Agatha Christie was right to call this the 'loveliest place in the world'. Arriving by ferry is really the best way to see it. A stroll in the pretty woodland gardens followed by some delicious homemade food in the Barn Cafe, rounded off with the return trip on the ferry makes for a thoroughly enjoyable day out.
Having recently undergone a big makeover, the Carpenters Arms is ready to welcome guests with warm hospitality and excellent home-cooked food. Bright, clean and cosy, the pub is very popular so booking ahead is advised.
Lovely pub serving classic pub food of very good quality. Seafood sharing platter was a great hit. Draught ales were perfectly kept. Staff were friendly and very helpful. We went twice during our stay. Dog friendly.
Not as good as we had hoped.
The log burner was very smoky so windows had to be opened and the pub quickly got cold. The chef ran out of peas for our fish and chips, and although the steak pie was good, the veg consisted of sliced courgettes which were tasteless. Just a bit disappointing, considering we had booked a week before.
A really lovely pub serving good food and beer. Friendly service - a relaxing place to eat and drink.
We were lucky enough to stay at The Old Post Office just around the corner from The Carpenter's Arms and we used it several times. Lovely welcoming atmosphere and the 'pub grub' menu was well cooked and presented. Would happily go back.
Pretty and traditional 18th Century pub in an unspoilt little village. Popular with locals and visitors alike, good wholesome menu and friendly and attentive staff - plus a lovely log fire!
A delightful Dartmoor inn surrounded by moorland and close to the village centre. Food is home cooked and real ales are available. In winter a roaring log fire will keep you warm and during the summer months there's a sheltered garden with access via a bridge over a moorland stream. Dogs are welcome on a lead.
Friendly staff, a good range of food and a great setting.
We ate here twice whilst staying in Widecombe -it's a 'proper' rural pub with an exceptionally friendly landlord and a good variety of guest ales and wine. The menu was really interesting and the meals were generous and well cooked. The pub itself is small, but there is also a larger streamside beer garden. Would highly recommend - always lots of locals here too, which speaks volumes.
Lovely old-fashioned homely pub by Widecombe in the Moor. Locally sourced food and real ales straight from the barrel.
Bantham Beach is set within an Area of Outstanding Natural Beauty and has numerous awards tucked under its sandy belt. Overlooking Bigbury Bay and Burgh Island, you can take the famous sea tractor and head to the island or sit and enjoy the views from the shore. A great surfing beach, the huge swathes of sand and sea allow plenty of space for everyone. Well-provisioned and life guarded in the summer, Bantham is a fantastic family-friendly beach.
Great beach with views across to Burgh Island
Lovely privately-owned, wide, sandy beach. Beautiful views across to Burgh Island, walking access is possible at times, depending on the tide. Good facilities, lots of parking (there is a daily charge, so check before going). We enjoyed a great pizza from one of the gastro-buses in the car park. There are picnic benches in the gastro-bus area, and hot, and cold drinks, and other food available.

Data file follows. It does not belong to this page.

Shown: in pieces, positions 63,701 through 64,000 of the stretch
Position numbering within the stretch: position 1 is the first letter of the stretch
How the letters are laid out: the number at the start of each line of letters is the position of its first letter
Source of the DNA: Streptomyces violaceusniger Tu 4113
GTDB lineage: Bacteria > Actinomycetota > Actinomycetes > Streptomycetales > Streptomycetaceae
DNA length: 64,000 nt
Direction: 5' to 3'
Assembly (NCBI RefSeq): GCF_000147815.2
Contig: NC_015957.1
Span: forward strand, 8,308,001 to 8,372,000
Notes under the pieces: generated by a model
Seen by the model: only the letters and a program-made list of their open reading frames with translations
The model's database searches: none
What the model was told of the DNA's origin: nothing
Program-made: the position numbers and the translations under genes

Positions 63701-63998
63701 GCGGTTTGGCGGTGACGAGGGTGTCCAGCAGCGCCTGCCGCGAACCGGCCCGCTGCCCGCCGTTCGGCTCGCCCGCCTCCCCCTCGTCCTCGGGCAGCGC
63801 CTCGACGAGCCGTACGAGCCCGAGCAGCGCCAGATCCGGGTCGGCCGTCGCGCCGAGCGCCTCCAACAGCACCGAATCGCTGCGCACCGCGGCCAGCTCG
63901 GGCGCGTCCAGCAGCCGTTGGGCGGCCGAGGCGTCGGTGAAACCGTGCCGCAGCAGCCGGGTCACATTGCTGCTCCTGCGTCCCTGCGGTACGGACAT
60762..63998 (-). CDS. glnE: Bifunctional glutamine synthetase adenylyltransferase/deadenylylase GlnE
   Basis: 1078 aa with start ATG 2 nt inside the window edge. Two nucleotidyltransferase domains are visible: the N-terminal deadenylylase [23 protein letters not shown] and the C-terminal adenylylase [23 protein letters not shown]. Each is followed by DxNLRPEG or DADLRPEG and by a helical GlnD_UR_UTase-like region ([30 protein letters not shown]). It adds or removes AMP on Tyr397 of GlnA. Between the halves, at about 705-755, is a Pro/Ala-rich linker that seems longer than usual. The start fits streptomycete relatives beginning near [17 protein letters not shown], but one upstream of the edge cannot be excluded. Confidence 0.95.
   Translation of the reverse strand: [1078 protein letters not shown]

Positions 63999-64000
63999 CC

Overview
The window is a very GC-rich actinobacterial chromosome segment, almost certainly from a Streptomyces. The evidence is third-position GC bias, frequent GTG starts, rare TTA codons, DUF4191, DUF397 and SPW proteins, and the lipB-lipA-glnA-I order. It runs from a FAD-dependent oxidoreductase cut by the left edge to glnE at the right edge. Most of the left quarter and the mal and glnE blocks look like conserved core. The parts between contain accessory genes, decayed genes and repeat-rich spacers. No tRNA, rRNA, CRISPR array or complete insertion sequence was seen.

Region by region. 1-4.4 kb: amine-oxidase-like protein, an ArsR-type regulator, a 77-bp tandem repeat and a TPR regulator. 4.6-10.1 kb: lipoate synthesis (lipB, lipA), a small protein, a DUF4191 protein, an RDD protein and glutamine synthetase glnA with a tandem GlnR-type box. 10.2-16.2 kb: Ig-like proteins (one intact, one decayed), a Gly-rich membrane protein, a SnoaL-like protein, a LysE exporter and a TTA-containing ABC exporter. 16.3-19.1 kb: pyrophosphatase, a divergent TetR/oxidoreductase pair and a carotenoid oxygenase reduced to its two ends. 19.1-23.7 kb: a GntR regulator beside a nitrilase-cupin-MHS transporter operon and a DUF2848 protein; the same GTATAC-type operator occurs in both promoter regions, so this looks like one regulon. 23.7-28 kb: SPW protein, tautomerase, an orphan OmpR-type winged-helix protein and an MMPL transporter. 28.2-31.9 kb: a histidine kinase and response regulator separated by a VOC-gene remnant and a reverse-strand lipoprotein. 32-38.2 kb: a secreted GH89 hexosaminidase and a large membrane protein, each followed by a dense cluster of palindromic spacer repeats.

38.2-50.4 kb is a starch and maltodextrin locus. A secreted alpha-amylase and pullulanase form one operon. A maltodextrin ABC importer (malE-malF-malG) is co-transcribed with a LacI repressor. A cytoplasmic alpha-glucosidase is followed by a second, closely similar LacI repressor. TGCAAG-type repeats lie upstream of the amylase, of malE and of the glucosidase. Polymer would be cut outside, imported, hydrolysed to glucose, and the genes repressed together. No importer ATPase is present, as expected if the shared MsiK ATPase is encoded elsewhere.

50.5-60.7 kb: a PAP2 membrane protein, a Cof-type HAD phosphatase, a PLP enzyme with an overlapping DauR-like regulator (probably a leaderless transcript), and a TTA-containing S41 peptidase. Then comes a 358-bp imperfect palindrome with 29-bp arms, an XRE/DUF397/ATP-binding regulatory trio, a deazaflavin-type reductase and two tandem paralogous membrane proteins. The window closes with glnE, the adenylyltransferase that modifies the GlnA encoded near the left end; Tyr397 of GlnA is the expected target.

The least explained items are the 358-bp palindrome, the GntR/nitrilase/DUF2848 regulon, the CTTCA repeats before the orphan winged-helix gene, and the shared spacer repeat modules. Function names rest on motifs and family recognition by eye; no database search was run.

Privately owned beach open to the public. A truly beautiful beach. Wide sands, surfing and wind-surfing, rock pools and a delightfully gentle introduction to the South West Coast Path with views over Burgh Island. No dogs allowed during the summer months. Charge made for car parking.
Great family fun beach
Lovely beach with little coves to hide away in, rock pools and lovely clean sandcastle sand; wide enough for kite buggies, best surfing beach on the south coast along with Bigbury on Sea beach opposite. Burgh Island out to sea with its restored evocative 1930's hotel clinging to the edge was the inspiration for Enid Blyton's Kirrin Island as well as a number of Agatha Christie novels! Dogs allowed on the beach Oct- April and then along the far right hand side (west) during the remainder of the year. Beach balls and skimboards etc plus coffees and teas available from the post office cafe back in the village- great estuary view while sipping away on the deck out back. Lunch or supper in the Sloop pub- best to pre book in season
Home to a Roman Catholic community of Benedictine Monks, Buckfast Abbey is a living monastery that is open to visitors. You can pick up some Buckfast Tonic Wine or handmade gifts in the Monastic Produce shop.
A Wonderful Surprise
Visiting the Abbey and its grounds was a truly delightful experience. It is quiet, beautifully maintained and utterly tranquil - despite the large number of visitors. There is a remarkable sense of order and purpose about the place, and visitors take their place in the scheme of things rather than over-running it. I would recommend a visit to the shop selling products from monasteries and abbeys all over Europe. It was fascinating.